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Extended Audio Sample The Garden of Evening Mists, by Tan Twan Eng Click for printable size audiobook cover
4 out of 54 out of 54 out of 54 out of 54 out of 5 4.00 (1,877 ratings) (rate this audio book) Author: Tan Twan Eng Narrator: Anna Bentinck Publisher: Recorded Books, LLC Format: Unabridged Audiobook Delivery: Instant Download Audio Length: Release Date:
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Malaya, 1951. Yun Ling Teoh, the scarred lone survivor of a brutal Japanese wartime camp, seeks solace among the jungle-fringed tea plantations of Cameron Highlands. There she discovers Yugiri, the only Japanese garden in Malaya, and its owner and creator, the enigmatic Aritomo, the exiled former gardener of the emperor of Japan. Despite her hatred of the Japanese, Yun Ling seeks to engage Aritomo to create a garden in memory of her sister, who died in the camp. Aritomo refuses but agrees to accept Yun Ling as his apprentice “until the monsoon comes.” Then she can design a garden for herself.

As the months pass, Yun Ling finds herself intimately drawn to the gardener and his art, while all around them a communist guerilla war rages. But the Garden of Evening Mists remains a place of mystery. Who is Aritomo and how did he come to leave Japan? And is the real story of how Yun Ling managed to survive the war perhaps the darkest secret of all?

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Quotes & Awards

  • “A strong quiet novel [of] eloquent mystery.”

    New York Times

  • “Beautifully written...Eng is quite simply one of the best novelists writing today.” 

    Philadelphia Inquirer

  • The Garden of Evening Mists offers action-packed, end-of-empire storytelling in the vein of Tan’s compatriot Tash Aw. His fictional garden cultivates formal harmony—but also undermines it. It unmasks sophisticated artistry as a partner of pain and lies. This duality invests the novel with a climate of doubt; a mood—as with Aritomo’s creation—of ‘tension and possibility.’ Its beauty never comes to rest.”


  • “Grace and empathy infuse this melancholy landscape of complex loyalties enfolded by brutal history, creating a novel of peculiar, mysterious, tragic beauty.”

    Kirkus Reviews (starred review)

  • “Tan triumphs again, entwining the redemptive power of storytelling with the elusive search for truth, all the while juxtaposing Japan’s inhumane war history with glorious moments of Japanese art and philosophy. All readers in search of spectacular writing will not be disappointed.”

    Library Journal (starred review)

  • A Kirkus Reviews Top 25 Book, September 2012
  • A 2012 Man Booker Prize Finalist
  • Shortlisted for the 2014 International IMPAC Dublin Literary Award
  • A New York Times Editor’s Choice
  • Winner of the 2012 Man Asian Literary Prize
  • Kirkus Reviews’ Best Books of 2012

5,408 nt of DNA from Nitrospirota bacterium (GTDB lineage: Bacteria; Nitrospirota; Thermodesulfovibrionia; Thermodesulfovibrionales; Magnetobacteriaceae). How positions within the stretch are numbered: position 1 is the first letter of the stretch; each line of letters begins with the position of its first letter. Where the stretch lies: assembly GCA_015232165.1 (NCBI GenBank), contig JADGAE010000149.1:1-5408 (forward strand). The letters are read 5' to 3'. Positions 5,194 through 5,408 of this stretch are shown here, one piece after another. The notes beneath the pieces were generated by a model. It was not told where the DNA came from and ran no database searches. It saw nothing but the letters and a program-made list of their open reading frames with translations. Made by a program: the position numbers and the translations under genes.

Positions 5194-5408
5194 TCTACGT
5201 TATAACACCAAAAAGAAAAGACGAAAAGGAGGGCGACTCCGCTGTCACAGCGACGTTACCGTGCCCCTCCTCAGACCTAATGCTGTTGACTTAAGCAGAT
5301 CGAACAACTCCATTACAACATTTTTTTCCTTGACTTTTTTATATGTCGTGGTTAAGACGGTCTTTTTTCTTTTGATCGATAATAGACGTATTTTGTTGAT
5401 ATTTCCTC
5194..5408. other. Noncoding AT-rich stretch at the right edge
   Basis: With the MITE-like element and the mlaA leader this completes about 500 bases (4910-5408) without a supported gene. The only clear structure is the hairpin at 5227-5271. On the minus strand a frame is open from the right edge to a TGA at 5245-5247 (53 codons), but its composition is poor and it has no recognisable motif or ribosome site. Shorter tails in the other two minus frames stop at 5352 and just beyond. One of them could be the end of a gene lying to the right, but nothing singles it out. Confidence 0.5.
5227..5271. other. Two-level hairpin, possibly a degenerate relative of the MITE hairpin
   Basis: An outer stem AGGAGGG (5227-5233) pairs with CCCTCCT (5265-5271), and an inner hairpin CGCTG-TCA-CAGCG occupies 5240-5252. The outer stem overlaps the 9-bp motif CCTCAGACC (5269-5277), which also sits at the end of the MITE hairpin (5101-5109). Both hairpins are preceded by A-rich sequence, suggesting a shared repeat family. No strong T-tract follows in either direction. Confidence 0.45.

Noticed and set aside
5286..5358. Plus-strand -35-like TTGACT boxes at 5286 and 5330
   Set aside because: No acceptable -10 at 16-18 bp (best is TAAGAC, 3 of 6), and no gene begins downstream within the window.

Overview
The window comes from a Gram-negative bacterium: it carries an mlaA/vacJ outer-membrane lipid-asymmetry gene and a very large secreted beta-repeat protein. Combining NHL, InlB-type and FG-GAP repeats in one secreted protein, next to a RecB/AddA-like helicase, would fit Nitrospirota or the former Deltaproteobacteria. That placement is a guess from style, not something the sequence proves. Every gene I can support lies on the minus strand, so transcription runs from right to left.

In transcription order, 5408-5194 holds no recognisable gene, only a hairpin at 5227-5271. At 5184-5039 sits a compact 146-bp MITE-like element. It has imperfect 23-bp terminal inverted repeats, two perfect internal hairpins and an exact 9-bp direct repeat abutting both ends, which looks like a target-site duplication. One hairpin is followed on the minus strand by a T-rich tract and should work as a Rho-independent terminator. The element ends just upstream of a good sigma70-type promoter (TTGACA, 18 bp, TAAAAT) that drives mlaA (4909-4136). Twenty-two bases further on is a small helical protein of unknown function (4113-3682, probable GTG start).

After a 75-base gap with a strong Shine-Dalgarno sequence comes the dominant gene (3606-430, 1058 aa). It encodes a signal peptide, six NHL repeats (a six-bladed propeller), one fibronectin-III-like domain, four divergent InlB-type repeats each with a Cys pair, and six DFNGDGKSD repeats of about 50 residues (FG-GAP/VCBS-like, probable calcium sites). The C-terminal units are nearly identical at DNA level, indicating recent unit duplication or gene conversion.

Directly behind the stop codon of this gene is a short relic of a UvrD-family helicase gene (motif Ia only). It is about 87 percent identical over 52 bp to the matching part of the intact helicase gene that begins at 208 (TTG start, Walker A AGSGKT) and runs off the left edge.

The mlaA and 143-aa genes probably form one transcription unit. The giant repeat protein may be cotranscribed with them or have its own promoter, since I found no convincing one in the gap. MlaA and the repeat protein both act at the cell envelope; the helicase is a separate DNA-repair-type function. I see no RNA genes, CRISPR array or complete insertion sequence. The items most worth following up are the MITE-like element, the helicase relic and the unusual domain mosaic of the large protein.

Listener Opinions

  • 5 out of 55 out of 55 out of 55 out of 55 out of 5 by Jane Slack | 2/19/2014

    " This book is so beautifully written. It is full to bursting with rich description. Such a pleasure. I preferred the gentle rumblings in the book to the actual plot bits. So much of the book has nothing happening it seems, but is so so beautiful you can just enjoy the moment. "

  • 4 out of 54 out of 54 out of 54 out of 54 out of 5 by Eileen | 2/12/2014

    " Slow to begin, but ending made it worth it. "

  • 5 out of 55 out of 55 out of 55 out of 55 out of 5 by Stefanie | 1/26/2014

    " Tan Twan Eng has crafted a hauntingly beautiful work of art, much like the works of art described in the book itself. The characters of the novel are complex, layered and enthralling; they draw the reader into another place and time while also hinting at their universal nature. If you do not see a piece of yourself here, I would be most surprised. The story shifts between the 1980s and the Malayan Emergency with a powerful backdrop of World War 2 and the Japanese camps that brutalised men, women and children. The lead character, Teoh Yun Ling, is powerful, clever and desperate to remember while simultaneously learning to forget. The twists and turns of the plot are intricately woven and the Japanese garden that plays a central role in the story could be regarded as a character in itself. But, to say more would ruin the book. This is a finely crafted story and is one I will revisit many times, especially over time. Read it, then you'll understand. "

  • 2 out of 52 out of 52 out of 52 out of 52 out of 5 by Rachel | 1/18/2014

    " didn't finish because it was borrrrrring "

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About the Author

Tan Twan Eng was born in Penang, Malaysia. He worked as an intellectual property lawyer before resigning from his position to write his debut novel, The Gift of Rain, which was long-listed for the Man Booker Prize. His following novel, The Garden of Evening Mists, also received critical acclaim and was short-listed for the 2012 Man Booker Prize. He has spoken at several literary festivals around the world, including the Shanghai International Literary Festival, the Perth Writers Festival in Australia, and the Franschkoek Literary Festival in South Aftrica. He lives in Cape Town.